Thank you very much.

 
coops28's Avatar
Member

Join Date: Feb 2002
Posts: 1,752
KS

02-07-04, 11:34 AM   #5  
You will have to flat tape against the log and caulk. If the caulk shrinks, caulk it again.

 
mlminin's Avatar
Visiting Guest

Posts: n/a

02-07-04, 12:32 PM   #6  
mlminin
'flat tape' means ?

I'm sorry... Will you please explain to me what 'flat tape' means? I was thinking that you meant that I need to put tape on the log so that I have less clean-up, but if that is the case, I don't know how I would 'flat tape' the caulk.

B]What kind of caulk do you recommend? Someone told me to get a 'good quality' caulk, which would produce less shrinkage. Agree?[/B] I really know so very little about this stuff and appreciate your help.


Thank you.

 
skl's Avatar
Member

Join Date: Feb 2004
Posts: 25
MA

02-07-04, 02:30 PM   #7  
Go back to the old days... Log homes use chinking. Take a look at
http://permachink.com/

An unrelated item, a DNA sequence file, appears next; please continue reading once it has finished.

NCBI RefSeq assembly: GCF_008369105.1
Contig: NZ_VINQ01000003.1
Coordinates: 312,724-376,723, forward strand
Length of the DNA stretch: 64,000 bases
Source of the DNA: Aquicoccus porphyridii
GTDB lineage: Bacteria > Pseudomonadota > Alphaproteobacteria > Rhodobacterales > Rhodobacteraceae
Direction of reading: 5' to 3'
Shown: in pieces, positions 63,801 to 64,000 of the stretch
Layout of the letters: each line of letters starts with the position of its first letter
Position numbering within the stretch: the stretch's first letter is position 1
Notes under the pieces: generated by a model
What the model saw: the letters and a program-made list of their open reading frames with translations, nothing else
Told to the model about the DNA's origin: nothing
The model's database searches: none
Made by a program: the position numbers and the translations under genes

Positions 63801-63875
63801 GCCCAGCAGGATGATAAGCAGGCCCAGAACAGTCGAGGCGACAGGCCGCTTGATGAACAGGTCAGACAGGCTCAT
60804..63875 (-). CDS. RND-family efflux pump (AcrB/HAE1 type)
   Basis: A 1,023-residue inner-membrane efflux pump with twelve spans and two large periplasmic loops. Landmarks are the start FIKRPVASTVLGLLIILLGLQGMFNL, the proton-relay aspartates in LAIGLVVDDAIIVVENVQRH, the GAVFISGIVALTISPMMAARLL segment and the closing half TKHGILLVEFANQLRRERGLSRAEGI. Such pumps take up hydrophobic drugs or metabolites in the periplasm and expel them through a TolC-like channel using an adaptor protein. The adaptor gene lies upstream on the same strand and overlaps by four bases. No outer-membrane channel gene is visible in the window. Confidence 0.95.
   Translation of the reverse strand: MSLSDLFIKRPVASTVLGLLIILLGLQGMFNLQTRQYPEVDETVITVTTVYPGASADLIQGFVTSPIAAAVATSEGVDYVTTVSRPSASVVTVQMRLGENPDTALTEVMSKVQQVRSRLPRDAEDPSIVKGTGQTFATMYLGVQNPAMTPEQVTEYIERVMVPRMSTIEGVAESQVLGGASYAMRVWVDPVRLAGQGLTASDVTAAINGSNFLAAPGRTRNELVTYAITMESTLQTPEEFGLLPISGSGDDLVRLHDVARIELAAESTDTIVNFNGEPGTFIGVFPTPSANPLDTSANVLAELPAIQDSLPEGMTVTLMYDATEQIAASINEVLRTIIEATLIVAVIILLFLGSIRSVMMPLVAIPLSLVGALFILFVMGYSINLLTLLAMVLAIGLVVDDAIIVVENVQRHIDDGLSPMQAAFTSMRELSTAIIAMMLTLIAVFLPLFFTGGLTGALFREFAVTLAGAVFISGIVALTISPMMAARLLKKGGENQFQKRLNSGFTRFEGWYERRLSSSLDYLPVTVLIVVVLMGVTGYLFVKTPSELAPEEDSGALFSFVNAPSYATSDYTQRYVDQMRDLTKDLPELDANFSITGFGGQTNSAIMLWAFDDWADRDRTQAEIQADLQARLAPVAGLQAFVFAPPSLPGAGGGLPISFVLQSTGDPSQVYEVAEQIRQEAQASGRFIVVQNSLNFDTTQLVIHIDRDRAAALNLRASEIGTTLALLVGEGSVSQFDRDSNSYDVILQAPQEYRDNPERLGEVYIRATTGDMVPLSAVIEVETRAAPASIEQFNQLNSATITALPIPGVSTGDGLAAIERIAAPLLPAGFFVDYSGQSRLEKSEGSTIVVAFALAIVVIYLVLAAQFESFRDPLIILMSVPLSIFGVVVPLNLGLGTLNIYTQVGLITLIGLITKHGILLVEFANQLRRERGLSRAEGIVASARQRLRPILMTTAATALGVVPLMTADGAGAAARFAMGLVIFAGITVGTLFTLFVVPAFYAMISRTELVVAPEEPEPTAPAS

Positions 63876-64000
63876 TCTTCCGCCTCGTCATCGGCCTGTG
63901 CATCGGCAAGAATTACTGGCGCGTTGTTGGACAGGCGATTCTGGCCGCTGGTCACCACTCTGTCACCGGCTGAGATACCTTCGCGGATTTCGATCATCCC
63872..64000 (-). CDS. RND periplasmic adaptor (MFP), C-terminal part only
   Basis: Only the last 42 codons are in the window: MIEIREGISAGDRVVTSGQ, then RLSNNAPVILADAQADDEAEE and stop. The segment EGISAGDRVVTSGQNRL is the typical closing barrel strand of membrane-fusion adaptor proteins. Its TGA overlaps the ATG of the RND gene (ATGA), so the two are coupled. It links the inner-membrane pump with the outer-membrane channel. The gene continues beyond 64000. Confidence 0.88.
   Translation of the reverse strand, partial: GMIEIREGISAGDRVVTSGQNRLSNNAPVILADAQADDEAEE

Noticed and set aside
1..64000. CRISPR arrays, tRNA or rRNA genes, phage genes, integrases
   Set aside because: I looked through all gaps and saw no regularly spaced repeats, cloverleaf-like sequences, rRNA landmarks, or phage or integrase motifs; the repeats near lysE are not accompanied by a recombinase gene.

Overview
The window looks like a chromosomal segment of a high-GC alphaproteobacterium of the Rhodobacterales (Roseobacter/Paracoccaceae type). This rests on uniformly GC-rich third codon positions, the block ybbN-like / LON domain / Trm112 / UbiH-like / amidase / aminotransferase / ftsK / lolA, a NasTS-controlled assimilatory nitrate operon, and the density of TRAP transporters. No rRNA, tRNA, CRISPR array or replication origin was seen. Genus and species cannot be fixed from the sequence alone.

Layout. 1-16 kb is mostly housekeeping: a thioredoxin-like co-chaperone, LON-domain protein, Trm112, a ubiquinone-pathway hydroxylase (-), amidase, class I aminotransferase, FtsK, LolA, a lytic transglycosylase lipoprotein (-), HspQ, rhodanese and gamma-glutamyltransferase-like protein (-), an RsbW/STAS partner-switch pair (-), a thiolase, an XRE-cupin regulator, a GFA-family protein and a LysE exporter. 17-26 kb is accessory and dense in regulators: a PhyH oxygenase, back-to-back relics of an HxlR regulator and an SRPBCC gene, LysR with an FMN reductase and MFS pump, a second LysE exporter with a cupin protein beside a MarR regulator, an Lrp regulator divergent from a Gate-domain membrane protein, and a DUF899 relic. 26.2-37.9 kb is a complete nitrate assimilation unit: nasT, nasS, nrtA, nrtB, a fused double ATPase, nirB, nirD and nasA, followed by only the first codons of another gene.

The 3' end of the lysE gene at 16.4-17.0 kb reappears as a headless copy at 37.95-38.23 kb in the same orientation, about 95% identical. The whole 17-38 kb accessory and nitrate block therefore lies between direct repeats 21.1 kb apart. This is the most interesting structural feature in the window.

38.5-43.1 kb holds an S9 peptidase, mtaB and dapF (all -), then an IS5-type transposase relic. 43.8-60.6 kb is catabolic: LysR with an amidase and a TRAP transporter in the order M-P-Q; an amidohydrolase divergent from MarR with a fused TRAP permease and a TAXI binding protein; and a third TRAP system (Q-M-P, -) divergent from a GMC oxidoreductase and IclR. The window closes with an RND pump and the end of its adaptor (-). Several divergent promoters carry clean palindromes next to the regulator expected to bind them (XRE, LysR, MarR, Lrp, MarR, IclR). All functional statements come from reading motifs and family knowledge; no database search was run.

hope it helps.

 
mlminin's Avatar
Visiting Guest

Posts: n/a

02-07-04, 02:35 PM   #8  
mlminin
Hey!!! PermaChink! That's an idea! It's just a little area, but why not?! I have some chinking to do on one 7' 1/2' wall in the bathroom. I could use the same chinking on those log beams in the kitchen.


My brain sure gets stuck sometimes.
Many thanks for everyone's help.

~Marcia

 
coops28's Avatar
Member

Join Date: Feb 2002
Posts: 1,752
KS

02-08-04, 06:02 AM   #9  
Just so everyone else knows, flat taping is when you put paper drywall tape flat against the wall and as close to the log or whatever that needs covering.

 
mlminin's Avatar
Visiting Guest

Posts: n/a

02-08-04, 03:10 PM   #10  
mlminin
I've been thinking about it and am still considering using caulking. Any suggestions as to what type I should use? I've seen caulking and I go away thinking....

About the flat tape... To be sure I understand correctly... Are you saying that I would put the tape along the raw edge of the drywall, (well, actually, inside of the raw edge), and butt it to the log? (The tape would be perpindicular to the log.) If that is the case, then the 0 to 1/2" gap will not be visible; it would be above the tape. I think I must be missing something. Can you explain it again for me? Thank you for your patience.

Thank you

 
coops28's Avatar
Member

Join Date: Feb 2002